This instructable will teach you how to make a great voltage source using a few resistors, a voltage source, and a transistor. Only a minimal knowledge of electronics is required!
Step 1: Motivation
In simple terms, we can think of a voltage (or more specifically, potential difference) as the source of energy in a circuit. Whatever your load may be (iPhone, speakers, etc.), you will need to provide voltage for it to function.
Say you have a voltage source, but it isn’t adjustable and your load requires a smaller voltage. The simplest way to remedy this is with a set of two resistors, which will make up a voltage divider. If you know how voltage dividers work, you will know how a large part of electronic circuits work!
Step 2: How a Voltage Divider Works - an Example
The voltage divider works by outputting a fraction of input voltage. This fraction is determined by the relationship between two resistors. Kirchoff’s Laws tell us that, in a circuit consisting of some input voltage Vin and two resistors R1 and R2, the voltage dissipated across R2 will be
If we hook up our load in parallel with R2, we may give it whatever voltage (less than Vin) with good choice of R1 and R2 values.
For example, if Vin is 15 Volts and R1 and R2 are both 100 ohms (as in the attached file voltage-divider.pdf), Vout=15*(100)/(200)=7.5 V. Thus we can get an output of 7.5 Volts from a fixed 15 Volt source!
Step 3: Problems With Voltage Dividers As Voltage Sources (or an Introduction to Sag)
The thevenin resistance (which we can think of as the internal resistance of a voltage source) of the voltage divider is
Although it would be easy enough to just build a voltage divider and use it as a voltage source, we run into one big problem. The actual voltage across the load turns out to be rather dependent on the load's resistance.
This dependence of voltage on load resistance results in sag, which is not desirable for a voltage source. Ideally, we'd have a constant voltage across the load, no matter its resistance. However, when we hook up a load, we must consider the load resistance and R2 in parallel. To add these resistances, you simply follow the equation
1/Req= 1/R2 + 1/R3,
where 1/R3 is the resistance of the load. This allows us to add the resistance of the two together, since it is the equivalent resistance of those two resistors that make up the actual voltage divider. With the two in mind, lets see an example of how much a voltage divider can sag with a small load.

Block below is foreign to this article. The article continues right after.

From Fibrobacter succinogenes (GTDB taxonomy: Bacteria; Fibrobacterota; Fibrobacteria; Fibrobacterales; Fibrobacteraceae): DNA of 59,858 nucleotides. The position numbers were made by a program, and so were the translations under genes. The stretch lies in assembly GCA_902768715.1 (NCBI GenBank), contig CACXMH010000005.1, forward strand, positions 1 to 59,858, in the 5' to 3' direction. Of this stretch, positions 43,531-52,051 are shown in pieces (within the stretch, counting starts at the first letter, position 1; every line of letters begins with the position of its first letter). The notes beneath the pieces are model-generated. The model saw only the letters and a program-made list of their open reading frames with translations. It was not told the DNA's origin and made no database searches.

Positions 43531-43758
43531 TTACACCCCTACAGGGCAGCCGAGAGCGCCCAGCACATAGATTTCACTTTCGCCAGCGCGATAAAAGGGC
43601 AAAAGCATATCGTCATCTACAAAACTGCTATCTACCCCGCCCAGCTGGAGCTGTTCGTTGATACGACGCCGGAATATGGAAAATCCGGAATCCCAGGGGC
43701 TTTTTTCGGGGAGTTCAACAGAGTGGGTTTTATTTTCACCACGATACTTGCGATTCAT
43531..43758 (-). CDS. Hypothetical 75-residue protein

Let’s say we have the same resistor as before. However, this time we will add in a 10 ohm load. Instead of the second resistor in the voltage divider equaling 100 ohms, we have to factor in the parallel resistor and use the Req as our resistance.
With a 10 ohm and a 100 ohm resistor in parallel, the equivalent resistance is then 9.09 ohms (1/10+1/100 = .11, 1/.11 = 9.09). When this is used as the second resistor in the voltage divider, we get a voltage divider that puts out 9.09/109.09* 15= 1.25 V, significantly less than the 7.5 volts that we wanted!
What we ultimately desire is a stiff voltage source, or one that doesn’t change voltage output no matter what load resistance.
Step 4: Transistors Solve Our Problem - the Emitter Follower
It turns out that a good solution to this problem is a special circuit called an emitter follower. The emitter follower consists of input voltages (which may or may not come from the same source) at the base and collector of what we call a transistor, with output voltage (and our load, eventually) at the transistor’s emitter.
There are two main rules of thumb to know when working with transistors.
1. The emitter voltage will always be the base voltage minus a 0.6 V drop (which is for the diode that connects the base to the emitter.
2. The current from the emitter is always equal to the current from the collector, which is ABOUT 100 times bigger than the current from the base. (There are certain limitations to this: if the collector source can’t put out enough voltage to keep the current at that level, your load won't get the voltage you're trying to give it. Also, the voltage from the collector must always be about 0.2 V higher than the voltage from the base. Otherwise, the transistor will break.)
At first glance, the emitter follower seems like a useless circuit. Our output voltage is simply our input voltage, minus the 0.6 Volts we lose going through the transistor.
However, the emitter follower can be very useful in terms of “stiffening” our voltage source (i.e., reducing sag). Ideally, a voltage source’s internal resistance is minimal, and our load resistance is maximal. We can think of this as voltage sources “liking” loads with a big resistance and loads “liking” voltage sources with low internal resistance.
The factor of ~100 difference in current between the emitter and the base means that the resistance of our voltage source (which in our case is something called the Thevenin resistance of our voltage divider) looks ~100 times smaller to our load, which helps out with our sag issue!
Let’s revisit our previous example, but now using our emitter follower voltage source. Then Vout=Vin*(Rload)/(Rload+Rth/100)=15*(10)/(10+50/100)=15*(10)/(10.5)=14.28 V.
Step 5: A Darn Good Voltage Source (or at Least a Heck of a Lot Better)
This circuit displayed here is one that will deliver a stiff 5V current that will sag only 5% at the maximum current going through the load, which is 25 mA. These are generally good numbers for most circuits that you will be powering and the numbers can be changed accordingly to fit your needs. The second resistor out of the emitter will keep the load from blowing up. To keep that second resistor from affecting your design, you want to keep that resistance significantly higher than the resistance of the load (see the parallel resistance equations if this does not make sense).